• Hi Lohall, Sorry, I can't help, only commiserate about not getting enough sleep! I would ask anyone you can, doctor, Parkinson nurse, pharmitist, witch doctor(!!!) somebody somewhere, must be able to help. Let's us know if you do find an answer! Sleep for a Carer, is the most important thing we need. Do you get anybody coming in during the day, so you can nip off for a couple of hours to try and catch up on your sleep? If not, at least try and doze in the chair when your husband is sleeping. It's like having a new born, when they are asleep, so should you be!!!

    Lots of love

    Heady

  • Hi mums on zopiderm 5mgs at night also takes tevaquel 25mg twice a day for agitation and hallucinations. Also prn zanax 125mcg for anxiety if required. Thankfully at present sleeps most nights. Dad doesn't always give sleeping tablet.

  • My husband takes 25mg of quetiapine and he sleeps through the night very calmly. It also helps with anxiety/hallucinations from Madopar, but I only give half a tablet.

  • Seroquel, which he takes, is the brand name for Quetiapine and unfortunately neither 25 or 50 mgs has the desired effect, hence my appeal for suggestions. I'm very glad to hear that it works well for your husband.

  • Sorry, I hadn't realised that - am a novice where medication is concerned for PSP/CBD.

  • Please don't apologise. It is all very confusing with all the different company brand names for the same drug. As I said before, I am just really happy to know that it actually works for some people.

  • My husband wakes me up in the night all the time. We have a king bed, and I sleep with different covers and on the far side of the bed. My husband is all the time taking something to help him sleep (OTC meds). I wish that I knew more about how to help him. I teach during the day and have to get my sleep.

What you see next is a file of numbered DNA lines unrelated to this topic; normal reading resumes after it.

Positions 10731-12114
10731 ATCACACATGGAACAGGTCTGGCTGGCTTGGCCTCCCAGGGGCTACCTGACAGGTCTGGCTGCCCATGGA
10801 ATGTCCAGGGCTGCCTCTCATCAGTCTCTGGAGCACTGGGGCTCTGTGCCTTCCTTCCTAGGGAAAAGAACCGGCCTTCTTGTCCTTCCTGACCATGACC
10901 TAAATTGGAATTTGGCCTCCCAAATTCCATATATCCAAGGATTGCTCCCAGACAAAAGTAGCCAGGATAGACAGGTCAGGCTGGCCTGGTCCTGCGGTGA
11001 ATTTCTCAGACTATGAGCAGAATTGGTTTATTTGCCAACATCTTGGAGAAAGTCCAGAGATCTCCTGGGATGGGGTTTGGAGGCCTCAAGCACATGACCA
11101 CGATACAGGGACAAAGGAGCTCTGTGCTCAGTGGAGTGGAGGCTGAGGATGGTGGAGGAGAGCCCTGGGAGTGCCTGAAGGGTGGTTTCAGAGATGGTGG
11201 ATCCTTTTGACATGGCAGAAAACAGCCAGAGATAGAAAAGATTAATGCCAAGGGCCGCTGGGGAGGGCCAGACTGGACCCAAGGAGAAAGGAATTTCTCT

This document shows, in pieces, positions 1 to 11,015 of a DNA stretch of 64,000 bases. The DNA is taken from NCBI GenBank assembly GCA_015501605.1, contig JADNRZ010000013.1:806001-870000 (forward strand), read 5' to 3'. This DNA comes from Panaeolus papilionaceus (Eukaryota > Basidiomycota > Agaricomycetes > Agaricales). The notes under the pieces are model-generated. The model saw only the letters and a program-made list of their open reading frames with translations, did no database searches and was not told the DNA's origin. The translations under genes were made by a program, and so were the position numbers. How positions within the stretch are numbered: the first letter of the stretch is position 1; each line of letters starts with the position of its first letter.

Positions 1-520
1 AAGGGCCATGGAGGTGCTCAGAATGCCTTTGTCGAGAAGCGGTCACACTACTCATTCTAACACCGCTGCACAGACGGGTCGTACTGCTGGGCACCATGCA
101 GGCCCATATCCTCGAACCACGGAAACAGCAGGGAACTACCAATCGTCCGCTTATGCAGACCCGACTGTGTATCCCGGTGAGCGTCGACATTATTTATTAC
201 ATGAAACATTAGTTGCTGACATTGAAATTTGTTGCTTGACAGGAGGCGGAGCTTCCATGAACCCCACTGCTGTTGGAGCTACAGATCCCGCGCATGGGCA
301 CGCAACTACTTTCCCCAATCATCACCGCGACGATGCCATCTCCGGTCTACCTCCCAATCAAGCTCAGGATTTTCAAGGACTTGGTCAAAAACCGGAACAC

• It's so difficult with situations like this and PSP as everyone is so different! We are such unique and complex creatures! The vivid dreams sounds very random and perhaps unusual..? Mum has a cacophony of meds she takes. She's on Madopar (a levodopa brand) 6 tablets a day, soon to be upped to equivalent of 12 in horse pill/fake suppository form (so will reduce to 3! Big bad boy pills). This is only for muscle stiffness however and the dosage can be high as any side effects usually mild. Mum also has sertraline but that's an anti depressant. Mum has amitryptyline at bedtime (reduced dose last few months as it can cause grogginess and therefore increased falls) and this acts as a sleep aid, mood enhancer and mild stiffness relaxant. Mum was also taking Tropsium chloride in an attempt to minimise nighttime bathroom visits, these worked great for few weeks (I woke a couple of times to realise I'd slept four hours straight!) and had added beneficial (usually negative) side effect of dry mouth so choking in saliva decreased. Sadly these have stopped working as such so I have taken mum off them as she has enough pills a day. Mum also has lorazepam so when she has a really bad choking fit half a tablet is put under the tongue to relax her. It's a sedative so if the fit is at nighttime has added benefit of aiding sleep. But half is more than enough and due to falling issues mum needs to be closely watched if trying to walk anywhere after it. It's difficult with psp as sleeping tablets Etc make them groggy and so more prone to falls!! Tbh I've found with mum that an expensive good comfy mattress (Hypnos - discounted on premier inn website), quiet bedtimes (no tv or noisy neighbours), bedtime tena pants and a commode in the room have helped the most! Minimise the need to wake! Mum still has her 6/8 times a night awakenings on occasion but definitely got better. Stress affects if too.. She also has one of those beds you can raise aspects of and so sleeping elevated means less chance of choking /getting breathy in sleep and so helps too. Wow I do waffle on bit hope some was of help :)